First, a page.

- Tapa blanda: 404 páginas
- Editor: Valancourt Books (27 de septiembre de 2007)
- Colección: Valancourt Classics
- Idioma: Inglés
- ISBN-10: 1934555053
- ISBN-13: 978-1934555057
- Valoración media de los clientes: Sé el primero en opinar sobre este producto
Glenarvon (Valancourt Classics) (Inglés) Tapa blanda – 27 sep 2007
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"I read 'Glenarvon,' too, by Caro. Lamb....God damn!" - Lord Byron
In 1812, Lady Caroline Lamb, wife of a prominent politician and future Prime Minister, began a tempestuous affair with Lord Byron, a liaison that shocked Lamb's contemporaries. Finally, when he became tired of Lamb, Byron cruelly broke off the relationship, and in Glenarvon (1816) Lamb sought revenge.
Set against the backdrop of the violent Irish Revolution of 1798, Glenarvon tells the story of the doomed love of the married Lady Calantha for the dashing revolutionary Lord Glenarvon. Though published anonymously, contemporary readers immediately recognised in Calantha and Glenarvon the counterparts of Lamb and Byron and in many of the minor characters satiric portraits of some of the leading lights of London high society. The novel became an instant success, going through numerous editions and resulting in Lamb's being blackballed from fashionable society.
The Valancourt Books edition includes the unabridged text of the first edition as well as Lamb's preface from the expurgated second edition. This edition also features a new introduction and notes by Deborah Lutz and an index to characters in Glenarvon and their real-life counterparts.
Published anonymously in 1816, the same year in which her husband's family attempted to have her declared insane, Glenarvon tells the story of the love affair that shook London Society. Few of the early eager readers could fail to recognize the author as the irresponsible Calantha, William Lamb as her long-suffering husband, Lord Avondale, or the legendary Lord Byron himself as the strangely and tragically irresistible Glenarvon.
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The Kindle Store combines reviews from two different editions from two different publishers, and none specifies which is being praised or criticized; it makes a difference. Valancourt is offering the text of that original FIRST edition, whereas Di Lernia's version (not revealed in the Kindle Store blurb but in the book itself) is a THIRD edition. Choose Valancourt's if you want to read the shocking original. My 3-star rating is for the first edition only, and not for its literary qualities but for its literary-historical significance relative to the Lamb-Byron scandal; subsequent editions would rate one star lower.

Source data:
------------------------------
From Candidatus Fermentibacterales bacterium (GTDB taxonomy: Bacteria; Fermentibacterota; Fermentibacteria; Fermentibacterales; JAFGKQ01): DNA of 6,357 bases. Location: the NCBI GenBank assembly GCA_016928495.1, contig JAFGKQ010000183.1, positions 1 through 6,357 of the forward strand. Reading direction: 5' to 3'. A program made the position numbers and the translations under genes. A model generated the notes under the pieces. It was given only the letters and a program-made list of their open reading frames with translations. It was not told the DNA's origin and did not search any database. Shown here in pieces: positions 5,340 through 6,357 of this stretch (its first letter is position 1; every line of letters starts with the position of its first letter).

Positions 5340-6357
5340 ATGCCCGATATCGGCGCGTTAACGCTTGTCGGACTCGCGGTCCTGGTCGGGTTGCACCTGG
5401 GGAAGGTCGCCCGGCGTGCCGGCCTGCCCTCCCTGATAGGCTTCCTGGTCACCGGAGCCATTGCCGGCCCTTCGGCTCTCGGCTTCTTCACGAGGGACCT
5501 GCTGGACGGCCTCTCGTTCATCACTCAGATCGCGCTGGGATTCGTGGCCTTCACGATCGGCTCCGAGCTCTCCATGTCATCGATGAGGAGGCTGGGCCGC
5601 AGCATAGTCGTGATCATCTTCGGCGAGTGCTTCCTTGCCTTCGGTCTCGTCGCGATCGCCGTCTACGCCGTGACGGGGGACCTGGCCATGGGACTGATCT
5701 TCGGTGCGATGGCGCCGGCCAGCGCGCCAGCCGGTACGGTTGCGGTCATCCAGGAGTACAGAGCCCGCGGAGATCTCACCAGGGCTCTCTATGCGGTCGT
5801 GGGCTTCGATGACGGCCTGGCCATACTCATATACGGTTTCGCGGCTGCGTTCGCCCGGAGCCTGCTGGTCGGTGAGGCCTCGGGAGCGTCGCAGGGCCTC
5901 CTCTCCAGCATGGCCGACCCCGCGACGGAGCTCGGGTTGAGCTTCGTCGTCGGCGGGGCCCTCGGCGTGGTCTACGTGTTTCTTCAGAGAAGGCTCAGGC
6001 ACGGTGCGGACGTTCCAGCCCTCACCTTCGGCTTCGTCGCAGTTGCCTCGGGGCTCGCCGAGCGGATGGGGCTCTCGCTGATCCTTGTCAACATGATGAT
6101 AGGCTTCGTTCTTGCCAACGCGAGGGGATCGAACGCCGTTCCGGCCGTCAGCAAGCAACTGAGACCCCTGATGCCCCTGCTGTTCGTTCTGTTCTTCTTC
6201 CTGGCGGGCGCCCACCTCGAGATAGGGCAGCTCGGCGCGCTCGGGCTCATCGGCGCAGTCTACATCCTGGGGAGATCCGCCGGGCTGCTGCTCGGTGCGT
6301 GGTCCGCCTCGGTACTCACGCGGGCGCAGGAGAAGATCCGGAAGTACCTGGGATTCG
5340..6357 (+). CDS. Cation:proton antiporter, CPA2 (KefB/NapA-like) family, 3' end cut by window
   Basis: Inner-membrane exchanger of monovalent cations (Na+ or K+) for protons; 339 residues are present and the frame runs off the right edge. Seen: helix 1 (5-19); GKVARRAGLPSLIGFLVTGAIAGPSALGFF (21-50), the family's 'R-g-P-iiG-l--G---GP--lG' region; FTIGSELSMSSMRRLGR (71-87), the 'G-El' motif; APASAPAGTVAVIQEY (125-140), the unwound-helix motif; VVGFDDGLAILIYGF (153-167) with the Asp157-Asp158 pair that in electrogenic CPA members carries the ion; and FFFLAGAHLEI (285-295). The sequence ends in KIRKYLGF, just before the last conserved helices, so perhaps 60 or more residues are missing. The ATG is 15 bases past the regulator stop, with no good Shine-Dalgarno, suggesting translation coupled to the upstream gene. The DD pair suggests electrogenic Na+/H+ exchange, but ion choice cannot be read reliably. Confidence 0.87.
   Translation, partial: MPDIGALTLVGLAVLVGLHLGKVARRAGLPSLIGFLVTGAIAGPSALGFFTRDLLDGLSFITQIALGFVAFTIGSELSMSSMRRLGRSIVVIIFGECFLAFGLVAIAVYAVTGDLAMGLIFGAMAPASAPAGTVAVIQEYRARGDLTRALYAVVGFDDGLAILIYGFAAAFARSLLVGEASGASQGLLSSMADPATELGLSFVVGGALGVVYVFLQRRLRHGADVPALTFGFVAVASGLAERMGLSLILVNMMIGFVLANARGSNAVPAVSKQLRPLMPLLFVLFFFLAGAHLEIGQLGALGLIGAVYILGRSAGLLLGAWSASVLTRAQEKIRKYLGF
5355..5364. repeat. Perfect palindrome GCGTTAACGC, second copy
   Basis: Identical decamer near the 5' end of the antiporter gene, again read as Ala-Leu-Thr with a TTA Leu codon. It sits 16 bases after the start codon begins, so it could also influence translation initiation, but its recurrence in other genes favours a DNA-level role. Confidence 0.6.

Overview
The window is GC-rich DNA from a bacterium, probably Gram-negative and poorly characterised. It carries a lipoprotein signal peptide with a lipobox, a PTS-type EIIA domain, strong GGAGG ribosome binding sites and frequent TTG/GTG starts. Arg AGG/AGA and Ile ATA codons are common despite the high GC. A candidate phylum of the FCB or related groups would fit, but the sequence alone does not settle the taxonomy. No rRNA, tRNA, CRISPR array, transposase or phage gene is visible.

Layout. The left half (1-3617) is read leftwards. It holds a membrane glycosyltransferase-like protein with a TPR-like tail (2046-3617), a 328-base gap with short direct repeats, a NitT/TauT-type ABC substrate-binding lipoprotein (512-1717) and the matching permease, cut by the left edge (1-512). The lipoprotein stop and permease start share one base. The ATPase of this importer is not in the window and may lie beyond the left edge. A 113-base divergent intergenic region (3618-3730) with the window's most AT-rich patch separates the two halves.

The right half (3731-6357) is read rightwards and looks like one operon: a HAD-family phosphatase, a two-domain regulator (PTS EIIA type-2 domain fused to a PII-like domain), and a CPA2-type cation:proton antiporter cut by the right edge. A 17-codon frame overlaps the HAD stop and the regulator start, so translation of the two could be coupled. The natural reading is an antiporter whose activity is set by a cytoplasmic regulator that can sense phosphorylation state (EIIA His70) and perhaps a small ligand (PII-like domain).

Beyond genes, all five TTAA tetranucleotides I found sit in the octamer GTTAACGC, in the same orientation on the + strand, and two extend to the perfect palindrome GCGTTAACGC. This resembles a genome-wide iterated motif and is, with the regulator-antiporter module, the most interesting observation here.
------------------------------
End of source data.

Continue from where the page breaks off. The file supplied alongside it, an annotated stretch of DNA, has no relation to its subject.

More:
Did I say her relationship? Well not quite. This is a highly Gothic rendition of their relationship. There was no attempt to present it as anything but fiction - but those in know tried to pick out the facts from the overlay of fictional story-telling. For instance a letter she used verbatim in here is said to have been written to her by Byron.
This edition has a marvellous introduction which puts the novel in context with the times and Lamb's life and helps us as readers understand the links between real life and fiction. But this is an uneasy novel, poorly paced, with a tendency to maudlin pathos and overwrought chest-beating. It is interspersed with sections of intentional humour - Lamb clearly had great talent - but much of it was for the over-dramatic. Its a pity she wasn't taken in hand by her editor then as there are the makings of a very good novel in amongst the pages of dross. Overall the the novel is very Gothic and really only of interest to those who have an interest in Byron or Lamb herself. Byron, is of course Glenarvon the anti-hero of the novel and Lady Caroline the poor victimised Calantha.
In short the novel is all about poor old Calantha who marries one man, but is seduced by another (Glenarvon) who also masquerades under another evil persona. Their are ruined castles galore, quivering breasts, breathless terror - and the Irish rebellion of the late 1790's makes a bit of showing as well.
Lamb wrote two more novels after this neither of which have been reprinted - they were both, it seems overwritten as well, but without the added advantage of dozens of personality portraits of real people to ensure the successful marketing of the book. . Glenarvon was written, Lamb claims, as an apology to Byron, but marked the end of her acceptability amongst the elite of London society. She had overstepped the limit of social acceptibility once too often.
One of the oddest things about all this is that although we know Lamb as the lover of Byron, the affair was of the briefest - hardly lasting more than four months in the summer of 1812. She became completely obsessed with him after that and he had no peace from her. He eventually left London just before this book was published and died overseas fighting for the Greek cause in 1824. Lamb died 4 years later in 1828. I wonder if we should have known much of her at all were it not for those brief three months?